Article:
Conway joined Energy and Commerce Chairman Greg Walden (R-OR) for the interview at a House Republican Conference media event on the nation’s opioid epidemic — a crisis intricately tied to the ongoing immigration debate. The House is expected to vote on Thursday on two immigration bills: the so-called “Goodlatte Bill,” introduced by House Judiciary Committee Chairman Bob Goodlatte, and Speaker Paul Ryan’s “compromise” bill.

“The president did not make [it] clear one way or the other yesterday [which bill he supports] — and for a reason,” Conway told House. “Everybody knows where he stands on immigration and he’ll see what they put on his desk, but I think everybody should take great heart in the fact that he showed up to the conference [and] discussed the different bills. I know they were conferencing this morning. This is the way the process should work. I think nobody has been more explicit about immigration reform than the President of the United States, Donald J. Trump.”

“The Democrats only seem to want to talk about the ‘DREAMers’, they only want to talk about DACA,” Conway added. “The president and his allies in Congress have been talking about other measures as well. And the president makes very clear that we’re a sovereign nation that needs physical borders.”

Walden, by contrast, expressed his confidence President Trump supports his favored bill, the more lenient and amnesty-heavy Ryan bill. “Oh yeah [Trump said what he wanted last night]. He did. I was there. A thousand percent. A thousand percent he said. Because our bill — his bill — has the four pillars in it that he’s been after,” Walden told House. “The president’s all in. He said it last night.”

“Well, the president is all in to sign a piece of legislation that gets to his desk that accomplishes his immigration goals,” Conway countered slightly. “And he recognizes as we all do, the legislature makes the laws, and he executes them so we’ll see what arrives.”

Conway thanked House for “talking about fentanyl and heroin and the other drugs and poison that are just pouring over our borders,” drawing the issue back to the conference topic.

“Fentanyl, which is 50 times the potency as heroin, 100 times the potency of morphine, is coming into our communities, poisoning our kids, killing our neighbors and our family members. And we need to be more on top of that … but the president has been giving voice to this for three years now.”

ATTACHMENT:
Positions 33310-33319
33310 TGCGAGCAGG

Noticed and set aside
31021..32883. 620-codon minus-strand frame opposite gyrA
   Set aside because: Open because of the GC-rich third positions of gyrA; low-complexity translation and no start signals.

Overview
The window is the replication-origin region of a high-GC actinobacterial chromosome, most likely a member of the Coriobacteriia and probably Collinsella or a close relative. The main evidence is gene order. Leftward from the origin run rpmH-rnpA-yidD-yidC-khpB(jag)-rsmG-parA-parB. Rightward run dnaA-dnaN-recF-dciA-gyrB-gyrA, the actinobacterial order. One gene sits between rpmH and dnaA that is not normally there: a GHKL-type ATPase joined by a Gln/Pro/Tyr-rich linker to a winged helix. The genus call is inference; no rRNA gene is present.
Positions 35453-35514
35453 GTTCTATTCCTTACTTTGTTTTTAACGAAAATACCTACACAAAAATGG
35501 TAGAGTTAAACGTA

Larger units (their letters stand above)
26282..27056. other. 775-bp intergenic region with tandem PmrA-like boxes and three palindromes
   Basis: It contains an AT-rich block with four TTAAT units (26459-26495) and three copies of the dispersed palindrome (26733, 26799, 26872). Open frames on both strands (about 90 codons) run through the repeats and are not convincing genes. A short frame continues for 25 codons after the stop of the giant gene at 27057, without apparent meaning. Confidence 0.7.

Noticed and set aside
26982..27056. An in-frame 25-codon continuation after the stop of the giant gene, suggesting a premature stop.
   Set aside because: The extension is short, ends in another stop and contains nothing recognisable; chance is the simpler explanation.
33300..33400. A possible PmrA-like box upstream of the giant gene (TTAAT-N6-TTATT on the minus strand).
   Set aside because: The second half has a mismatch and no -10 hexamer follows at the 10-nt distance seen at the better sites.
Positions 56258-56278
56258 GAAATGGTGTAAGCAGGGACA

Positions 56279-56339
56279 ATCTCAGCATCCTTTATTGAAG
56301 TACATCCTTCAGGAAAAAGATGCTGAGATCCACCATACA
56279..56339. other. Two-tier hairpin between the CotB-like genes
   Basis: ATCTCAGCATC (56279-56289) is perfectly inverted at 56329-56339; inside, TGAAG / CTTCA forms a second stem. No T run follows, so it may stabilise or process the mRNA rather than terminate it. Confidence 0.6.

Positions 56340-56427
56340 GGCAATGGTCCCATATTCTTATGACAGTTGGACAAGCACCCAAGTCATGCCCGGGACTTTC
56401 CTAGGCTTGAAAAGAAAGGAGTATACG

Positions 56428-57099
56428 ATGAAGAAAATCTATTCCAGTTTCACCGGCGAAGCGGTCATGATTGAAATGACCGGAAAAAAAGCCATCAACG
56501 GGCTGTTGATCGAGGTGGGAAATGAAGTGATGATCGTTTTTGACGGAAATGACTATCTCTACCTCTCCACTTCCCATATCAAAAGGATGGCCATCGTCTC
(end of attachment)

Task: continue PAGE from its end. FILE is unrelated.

Overshadowing the discussion over the bills is the fury pouring out from the Left over the separate detention of the relatively small number of children apprehended on the border with illegal alien parents who are facing criminal immigration charges.

“Most of these children are being separated not from their families, but by their families. These unaccompanied minors are coming here alone. And that’s not getting enough attention,” Conway said, pointing out the far more common category of children being detained.

“We literally don’t know what happened to the tens of thousands of Central American girls and boys who came here unaccompanied in the summer of 2014 and later,” Conway told House. “If you can tell me with a straight face, as I have challenged everyone in the mainstream media to do — no one’s called me today on it — that you’re comfortable they’re all alive, they’re all with people who love them, they’re safe, they’re healthy, they’re being educated, and not sex trafficked, they’re not dead, they haven’t been raped… people have to go read the stories and not the soundbites.”

Conway also expressed concern over activists openly harassing and threatening figures like Homeland Security Secretary Kirstjen Nielsen. “I’m deeply concerned for the safety of folks who, in [Nielsen’s] case she says she’s enforcing the law and doing her job. I wish people would not show up at folks’ houses and harass them thusly.”

Donald Trump Signs Executive Order to Stop Separating Families

President Donald Trump signed an executive order on Wednesday to halt the practice of separating illegal immigrant families apprehended at the border, despite questions about its constitutionality.

“We’re going to have strong, very strong borders, but we’re going to keep the families together,” Trump told reporters at the White House before signing the order. “I didn’t like the sight or the feeling of families being separated.”

The president said the order was important adding that he, the First Lady, and his daughter Ivanka felt strongly about the issue.

“I think anybody with a heart would feel very strongly about it, we don’t want families separated,” Trump said, and noted that it was an issue of “compassion.

He clarified that the issue of separating families was not a new one, but he would continue tackling the tough issues surrounding immigration.

“At the same time, we are keeping a very powerful border, and it continues to be a zero tolerance, we have zero tolerance for people who enter our country illegally,” Trump said.